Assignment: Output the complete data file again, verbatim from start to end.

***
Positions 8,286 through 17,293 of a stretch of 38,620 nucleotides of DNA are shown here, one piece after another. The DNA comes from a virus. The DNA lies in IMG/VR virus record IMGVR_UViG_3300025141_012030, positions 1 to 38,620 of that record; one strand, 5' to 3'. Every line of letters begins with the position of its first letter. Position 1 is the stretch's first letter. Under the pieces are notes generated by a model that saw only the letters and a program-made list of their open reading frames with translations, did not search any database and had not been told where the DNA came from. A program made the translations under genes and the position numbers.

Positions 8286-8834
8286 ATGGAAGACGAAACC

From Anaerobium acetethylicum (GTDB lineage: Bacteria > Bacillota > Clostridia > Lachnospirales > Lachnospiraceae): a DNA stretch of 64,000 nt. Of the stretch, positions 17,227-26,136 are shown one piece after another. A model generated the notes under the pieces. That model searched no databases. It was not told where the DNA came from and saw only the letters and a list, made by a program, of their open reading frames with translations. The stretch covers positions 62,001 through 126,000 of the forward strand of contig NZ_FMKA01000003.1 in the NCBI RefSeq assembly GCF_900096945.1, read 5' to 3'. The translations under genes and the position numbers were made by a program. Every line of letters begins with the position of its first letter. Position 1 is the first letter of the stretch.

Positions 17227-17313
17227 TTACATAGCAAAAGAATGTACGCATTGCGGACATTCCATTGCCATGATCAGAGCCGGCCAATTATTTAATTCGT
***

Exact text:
Positions 8,286 through 17,293 of a stretch of 38,620 nucleotides of DNA are shown here, one piece after another. The DNA comes from a virus. The DNA lies in IMG/VR virus record IMGVR_UViG_3300025141_012030, positions 1 to 38,620 of that record; one strand, 5' to 3'. Every line of letters begins with the position of its first letter. Position 1 is the stretch's first letter. Under the pieces are notes generated by a model that saw only the letters and a program-made list of their open reading frames with translations, did not search any database and had not been told where the DNA came from. A program made the translations under genes and the position numbers.

Positions 8286-8834
8286 ATGGAAGACGAAACC

From Anaerobium acetethylicum (GTDB lineage: Bacteria > Bacillota > Clostridia > Lachnospirales > Lachnospiraceae): a DNA stretch of 64,000 nt. Of the stretch, positions 17,227-26,136 are shown one piece after another. A model generated the notes under the pieces. That model searched no databases. It was not told where the DNA came from and saw only the letters and a list, made by a program, of their open reading frames with translations. The stretch covers positions 62,001 through 126,000 of the forward strand of contig NZ_FMKA01000003.1 in the NCBI RefSeq assembly GCF_900096945.1, read 5' to 3'. The translations under genes and the position numbers were made by a program. Every line of letters begins with the position of its first letter. Position 1 is the first letter of the stretch.

Positions 17227-17313
17227 TTACATAGCAAAAGAATGTACGCATTGCGGACATTCCATTGCCATGATCAGAGCCGGCCAATTATTTAATTCGT